3. Social Network Facebook
IMU is now alive and active on Facebook under the name "IMU Secretariat (Mathunion)" as well as under "International Mathematical Union". If you want to know the latest updates of IMU (and have a Facebook page or profile):
- become friends of the IMU Facebook account; you just have to search for:  
- click the button LIKE at the institutional webpage:
Please distribute this information to everyone interested in your own networks.

4. CDC launches the IMU Mathematics Library Assistance Scheme for Developing Countries.
IMU's Commission for Developing Countries, has launched a new support scheme where the shipment of textbooks to universities in less economically developed countries is supported. CDC offers limited financial support for shipment costs for individual scientists or institutions wishing to donate books in the mathematical sciences to libraries in developing countries.
Libraries in universities/research institutions in developing countries can apply for receiving donated books.
For more information.
or contact the CDC Administrator in the IMU Secretariat in Berlin:

5. The Simons Foundation announces the Africa Mathematics Project.
The program is designed to enhance the mathematical capacity and productivity of recipient research groups. The project will focus on mathematicians and their graduate students at institutions of higher learning in sub-Saharan Africa. The Foundation will make competitive awards that, taken together, will total approximately 400,000 USD per year for each of the next10 years. More information:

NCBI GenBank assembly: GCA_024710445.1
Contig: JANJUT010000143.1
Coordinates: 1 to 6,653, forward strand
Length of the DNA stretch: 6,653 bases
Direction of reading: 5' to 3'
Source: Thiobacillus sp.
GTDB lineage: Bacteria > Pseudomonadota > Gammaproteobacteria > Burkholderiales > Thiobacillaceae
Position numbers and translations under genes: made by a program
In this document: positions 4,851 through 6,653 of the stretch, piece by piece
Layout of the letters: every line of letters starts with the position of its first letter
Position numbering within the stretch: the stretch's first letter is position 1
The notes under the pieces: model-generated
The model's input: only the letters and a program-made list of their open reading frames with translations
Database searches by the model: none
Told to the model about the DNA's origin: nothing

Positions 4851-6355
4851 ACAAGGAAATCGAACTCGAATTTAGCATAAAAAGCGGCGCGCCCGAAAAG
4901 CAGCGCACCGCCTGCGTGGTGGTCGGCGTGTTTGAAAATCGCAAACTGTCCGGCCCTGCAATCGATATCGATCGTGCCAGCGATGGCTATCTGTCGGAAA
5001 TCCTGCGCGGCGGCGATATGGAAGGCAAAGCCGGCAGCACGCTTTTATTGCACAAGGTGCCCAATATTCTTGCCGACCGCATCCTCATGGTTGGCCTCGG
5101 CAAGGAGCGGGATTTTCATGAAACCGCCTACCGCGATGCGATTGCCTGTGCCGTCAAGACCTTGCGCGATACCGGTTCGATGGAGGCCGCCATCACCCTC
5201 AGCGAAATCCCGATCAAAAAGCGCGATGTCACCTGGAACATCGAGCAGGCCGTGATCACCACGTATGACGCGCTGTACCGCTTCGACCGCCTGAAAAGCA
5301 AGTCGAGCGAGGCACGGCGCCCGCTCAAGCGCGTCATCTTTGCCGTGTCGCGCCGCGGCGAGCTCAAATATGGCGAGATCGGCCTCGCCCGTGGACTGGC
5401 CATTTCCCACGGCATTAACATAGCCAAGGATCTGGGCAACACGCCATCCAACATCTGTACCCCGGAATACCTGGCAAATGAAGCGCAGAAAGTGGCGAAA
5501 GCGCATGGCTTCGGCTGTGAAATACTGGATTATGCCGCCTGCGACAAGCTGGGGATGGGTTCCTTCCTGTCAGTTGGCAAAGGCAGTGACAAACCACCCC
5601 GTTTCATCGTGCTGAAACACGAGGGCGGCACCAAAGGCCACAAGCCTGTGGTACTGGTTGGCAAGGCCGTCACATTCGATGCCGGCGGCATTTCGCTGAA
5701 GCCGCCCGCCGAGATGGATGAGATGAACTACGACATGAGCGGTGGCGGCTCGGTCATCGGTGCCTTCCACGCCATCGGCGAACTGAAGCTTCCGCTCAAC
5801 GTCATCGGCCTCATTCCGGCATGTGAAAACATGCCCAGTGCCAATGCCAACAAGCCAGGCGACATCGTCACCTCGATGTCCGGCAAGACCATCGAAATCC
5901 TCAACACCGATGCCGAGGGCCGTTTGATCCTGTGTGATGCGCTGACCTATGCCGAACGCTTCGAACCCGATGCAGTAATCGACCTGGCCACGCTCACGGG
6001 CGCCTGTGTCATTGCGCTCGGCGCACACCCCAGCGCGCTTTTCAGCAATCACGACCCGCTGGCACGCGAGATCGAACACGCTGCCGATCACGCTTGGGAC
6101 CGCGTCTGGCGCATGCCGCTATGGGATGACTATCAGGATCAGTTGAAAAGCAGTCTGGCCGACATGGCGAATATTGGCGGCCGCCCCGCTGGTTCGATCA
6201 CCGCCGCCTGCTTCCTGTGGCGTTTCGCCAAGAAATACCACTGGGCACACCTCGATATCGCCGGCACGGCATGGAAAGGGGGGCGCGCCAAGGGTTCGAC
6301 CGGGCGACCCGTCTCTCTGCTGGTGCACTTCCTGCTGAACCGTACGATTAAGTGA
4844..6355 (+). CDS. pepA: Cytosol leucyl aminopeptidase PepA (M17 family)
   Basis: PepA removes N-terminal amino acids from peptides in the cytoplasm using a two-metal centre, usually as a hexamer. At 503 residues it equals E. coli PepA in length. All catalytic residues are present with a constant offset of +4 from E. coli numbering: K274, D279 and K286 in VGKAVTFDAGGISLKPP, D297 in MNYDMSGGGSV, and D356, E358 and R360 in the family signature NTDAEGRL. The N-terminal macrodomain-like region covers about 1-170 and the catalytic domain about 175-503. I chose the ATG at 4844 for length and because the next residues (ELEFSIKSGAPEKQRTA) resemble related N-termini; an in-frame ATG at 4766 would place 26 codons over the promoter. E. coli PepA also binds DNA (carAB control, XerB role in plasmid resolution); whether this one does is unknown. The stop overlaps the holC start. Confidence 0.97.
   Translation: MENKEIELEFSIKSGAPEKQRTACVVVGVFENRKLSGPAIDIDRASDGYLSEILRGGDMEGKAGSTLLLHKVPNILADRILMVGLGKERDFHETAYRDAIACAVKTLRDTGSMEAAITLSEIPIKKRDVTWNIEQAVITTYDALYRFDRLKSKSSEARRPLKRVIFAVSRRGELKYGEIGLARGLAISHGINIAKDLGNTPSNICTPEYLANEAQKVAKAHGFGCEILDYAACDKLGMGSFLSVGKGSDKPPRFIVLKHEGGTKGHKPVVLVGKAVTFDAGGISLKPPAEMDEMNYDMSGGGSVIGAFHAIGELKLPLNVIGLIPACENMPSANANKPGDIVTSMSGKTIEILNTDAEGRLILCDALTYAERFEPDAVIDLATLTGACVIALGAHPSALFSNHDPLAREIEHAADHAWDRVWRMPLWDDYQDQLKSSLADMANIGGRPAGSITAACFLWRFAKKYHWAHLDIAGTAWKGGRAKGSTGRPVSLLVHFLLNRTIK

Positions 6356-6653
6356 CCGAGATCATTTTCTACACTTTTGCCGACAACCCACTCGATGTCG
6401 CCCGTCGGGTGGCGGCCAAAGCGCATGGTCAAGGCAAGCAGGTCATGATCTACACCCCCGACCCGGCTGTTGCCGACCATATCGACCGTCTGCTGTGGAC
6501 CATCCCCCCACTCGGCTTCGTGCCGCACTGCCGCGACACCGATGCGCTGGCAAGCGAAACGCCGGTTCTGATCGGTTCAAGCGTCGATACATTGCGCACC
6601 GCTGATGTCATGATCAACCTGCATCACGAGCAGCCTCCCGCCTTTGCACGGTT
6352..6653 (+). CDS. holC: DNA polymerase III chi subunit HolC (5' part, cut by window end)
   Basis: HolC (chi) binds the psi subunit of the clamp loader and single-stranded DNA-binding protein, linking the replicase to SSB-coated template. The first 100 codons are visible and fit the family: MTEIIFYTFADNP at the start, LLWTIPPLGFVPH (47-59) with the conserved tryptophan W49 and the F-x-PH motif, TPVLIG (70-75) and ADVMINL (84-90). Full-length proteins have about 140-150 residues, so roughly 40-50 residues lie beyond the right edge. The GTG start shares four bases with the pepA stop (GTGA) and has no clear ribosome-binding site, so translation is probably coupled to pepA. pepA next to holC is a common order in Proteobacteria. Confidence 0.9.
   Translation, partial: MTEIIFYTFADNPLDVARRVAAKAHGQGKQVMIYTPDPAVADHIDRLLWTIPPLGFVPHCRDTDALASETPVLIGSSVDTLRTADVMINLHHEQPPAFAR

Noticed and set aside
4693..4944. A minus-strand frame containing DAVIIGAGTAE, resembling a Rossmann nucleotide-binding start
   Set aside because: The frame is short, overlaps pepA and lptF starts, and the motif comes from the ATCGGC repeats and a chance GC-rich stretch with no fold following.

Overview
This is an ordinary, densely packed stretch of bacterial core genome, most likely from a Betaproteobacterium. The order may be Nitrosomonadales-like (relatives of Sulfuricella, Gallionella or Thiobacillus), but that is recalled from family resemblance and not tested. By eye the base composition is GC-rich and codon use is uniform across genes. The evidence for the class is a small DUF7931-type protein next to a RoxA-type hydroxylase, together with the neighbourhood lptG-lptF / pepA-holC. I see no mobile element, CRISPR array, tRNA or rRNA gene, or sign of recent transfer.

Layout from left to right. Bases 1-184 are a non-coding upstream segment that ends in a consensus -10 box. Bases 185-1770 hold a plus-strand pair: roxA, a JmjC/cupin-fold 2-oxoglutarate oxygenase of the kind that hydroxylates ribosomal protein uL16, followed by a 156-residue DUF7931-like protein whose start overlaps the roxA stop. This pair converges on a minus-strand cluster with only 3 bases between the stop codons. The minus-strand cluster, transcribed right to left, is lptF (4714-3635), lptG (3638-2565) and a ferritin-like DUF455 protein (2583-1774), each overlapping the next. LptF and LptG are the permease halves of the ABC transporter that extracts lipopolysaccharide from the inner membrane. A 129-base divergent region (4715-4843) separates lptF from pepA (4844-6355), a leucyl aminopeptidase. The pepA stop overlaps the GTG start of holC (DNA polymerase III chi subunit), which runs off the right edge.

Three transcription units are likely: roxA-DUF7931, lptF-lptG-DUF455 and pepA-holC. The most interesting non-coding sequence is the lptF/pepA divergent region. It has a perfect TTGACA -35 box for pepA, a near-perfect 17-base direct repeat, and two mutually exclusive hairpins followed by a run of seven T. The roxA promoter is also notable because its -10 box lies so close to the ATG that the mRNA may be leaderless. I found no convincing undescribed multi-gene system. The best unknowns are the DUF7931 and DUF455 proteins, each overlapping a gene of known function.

IMU on the Web

1. A new member for CEIC (Committee on Electronic Information and
I'm pleased to be part of the CEIC. My main reason for agreeing was a willingness to support the IMU when called upon --- the future of mathematics relies in an essential way in the ongoing nurturing of the mathematical community. I'm not sure how I can best contribute, but perhaps some familiarity with the novel experiments in how technology is used may help the IMU create structures valuable for the future of the community. Also, having had some informal conversations with other young mathematicians about the fact that we were well aware what the AMS does but had little idea what the IMU did beyond sponsoring the International Congress, I might possibly help the IMU to do a better job of communicating its mission to the wider mathematical community. As a fringe benefit for myself, I've greatly enjoyed meeting and working with the other committee members, who come from very different communities (and I don't mean geographically), with interesting points of view.
Ravi Vakil, Stanford University
and Member, CEIC

2. JSTOR Announces New Program to Release "Early Journal Content" to All
JSTOR, one of the units of ITHAKA. JSTOR has decided to make open access to approximately 6% of their entire database of journal backfiles. This will include content published prior to 1923 in the United States, and prior to 1870 for material published outside the United States and, in particular, titles of interest to mathematicians from the Royal Society of London, American Mathematical Society, Mathematical Association of America, and others. Please refer to this statement for further specifics of this initiative,

3. Electronic Books and Mathematics: Trials and Pilots.
There is a lot of talk about electronic books, and electronic book readers, tablets, etc. Princeton University ran a significant Kindle DX-based pilot (see, and Indiana University recently ran a major trial (see with goal to reduce students' costs. But how well does this suit mathematics, in  particular, mathematics students? Perhaps over-simplisticly, electronic books come in three formats: